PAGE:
Niue - Overview

DRM in Niue is underpinned by the Public Emergency Act 1979, the Public Emergency Regulations 2004, the National Disaster Relief Act 1980 and the 2010 Disaster Management Plan. The 1979 Act provides extensive powers to the Cabinet to create regulations once a Proclamation of Emergency has been declared. Such regulations will have the immediate force of law but must be agreed by the Assembly within 14 days if they are to have power beyond this period. The 2004 Regulations provide a more detailed framework but confirm Cabinet as the ultimate authority in terms of Disaster Risk Management. In practice, management of DRM is conducted by the National Disaster Council (NDC) which comprises key Directors of Public Service Departments and Ministries under the chairmanship of the Secretary of government. In the event of a disaster event, the Emergency Executive Group (a subset of the NDC) coordinates the response.

 

In the event of a Disaster, the Disaster Controller has the primary responsibility for DRM leadership under the Act. Under the 2010 plan, the Chief of Police is expected to take on this role. In 2013, Niue created a National Disaster Management Office. The exact role for this is agency is unclear from the formal documentation available.

 

During a disaster event, the National Emergency Operations Centre (NEOC) operates as the hub of national response efforts and initial recovery efforts. It comprises the Disaster Controller, the EEG and key co-ordinators of operations, logistics, international assistance and communications. It is not clear from the plan how these operations are delivered in practice.
Niue is a self-governing territory within the Realm of New Zealand. Niuean residents are New Zealand citizens and Niue has no currency of its own, instead using the NZ dollar. The relationship is one of free association governed by the Niue Constitution Act 1974 (a New Zealand statute) and the Statement of Partnership 2019–2023. Section 6 of the Constitution Act place defence and foreign affairs in the hands of the New Zealand executive, although s 8 emphasises a cooperative relationship around implementation of international obligations and, by implication, foreign affairs generally. In practice, Niue operates a semi-autonomous foreign policy and has established diplomatic relationships with a number of states (a small number of whom have explicitly recognised Niue as a sovereign state). However, most continue to treat Niue as a self-governing territory within the Realm of New Zealand, in accordance with the formal position of the New Zealand government. Nevertheless, Niue is recognised as having full treaty-making capacity by the UN Secretariat and is a signatory to a number of treaties, including a number of relevance to Disaster Risk Reduction. Although Niue is not a member of the United Nations itself, it is a full member of several UN agencies,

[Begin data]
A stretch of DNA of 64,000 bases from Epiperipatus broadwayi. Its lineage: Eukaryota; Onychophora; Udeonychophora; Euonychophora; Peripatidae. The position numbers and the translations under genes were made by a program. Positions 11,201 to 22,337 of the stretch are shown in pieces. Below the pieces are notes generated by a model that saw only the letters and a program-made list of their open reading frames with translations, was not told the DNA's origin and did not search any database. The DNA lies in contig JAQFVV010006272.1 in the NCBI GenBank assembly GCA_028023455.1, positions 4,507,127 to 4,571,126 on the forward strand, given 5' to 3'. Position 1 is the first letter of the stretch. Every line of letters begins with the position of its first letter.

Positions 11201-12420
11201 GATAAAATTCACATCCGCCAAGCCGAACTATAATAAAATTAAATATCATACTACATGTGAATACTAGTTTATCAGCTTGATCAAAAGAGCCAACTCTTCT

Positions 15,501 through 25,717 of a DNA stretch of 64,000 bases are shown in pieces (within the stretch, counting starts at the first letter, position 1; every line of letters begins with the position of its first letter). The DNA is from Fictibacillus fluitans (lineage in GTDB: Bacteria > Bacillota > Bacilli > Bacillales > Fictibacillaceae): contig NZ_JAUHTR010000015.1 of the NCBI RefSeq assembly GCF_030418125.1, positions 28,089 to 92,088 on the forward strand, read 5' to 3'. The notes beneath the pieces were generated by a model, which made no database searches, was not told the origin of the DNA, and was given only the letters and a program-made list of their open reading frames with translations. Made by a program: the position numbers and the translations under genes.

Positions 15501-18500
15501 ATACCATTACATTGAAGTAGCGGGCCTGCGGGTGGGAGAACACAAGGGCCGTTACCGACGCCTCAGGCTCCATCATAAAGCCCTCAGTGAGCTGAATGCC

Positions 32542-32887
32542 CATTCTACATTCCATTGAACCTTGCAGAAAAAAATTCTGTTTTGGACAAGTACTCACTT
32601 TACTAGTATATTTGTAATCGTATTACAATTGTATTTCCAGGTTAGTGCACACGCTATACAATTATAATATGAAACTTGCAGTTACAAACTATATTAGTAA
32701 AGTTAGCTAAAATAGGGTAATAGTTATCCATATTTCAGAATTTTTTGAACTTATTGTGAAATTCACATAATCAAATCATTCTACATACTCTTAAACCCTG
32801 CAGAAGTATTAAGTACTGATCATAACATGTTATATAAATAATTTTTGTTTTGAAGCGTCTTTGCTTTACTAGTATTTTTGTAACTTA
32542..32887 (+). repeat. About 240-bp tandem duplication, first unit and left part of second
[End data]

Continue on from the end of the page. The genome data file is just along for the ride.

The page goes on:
including the FAO, UNESCO and the WHO.

 

Niue operates a “Westminster” form parliamentary democracy with the British Monarch (in Right of New Zealand) as the head of state. There is no permanent Crown representative in Niue and the limited, ceremonial, duties are performed by the Governor-General of New Zealand and the Speaker of the 20-member Niue Assembly. The speaker is elected by the members of the Assembly but cannot be a member of it. The assembly is comprised of 14 members representing village constituencies and six representing the island as a whole. No political parties operate in Niue.

 

Practical executive authority is exercised by the Premier and their three-person cabinet. The Premier is elected by and from the Niue Assembly by a simple majority. Cabinet Ministers are proposed by the Premier from amongst Niue Assembly members and are formally appointed by the speaker. Each Ministry or Department is headed by a permanent Director or Director-General who operates under direction from the Minister as per the Westminster model. Niue operates a village system of local government with 14 local councils under the 1967 Niue Village Council Act. The role of the church in this system is significant. In some villages the Village Council and the Church Council are indistinguishable.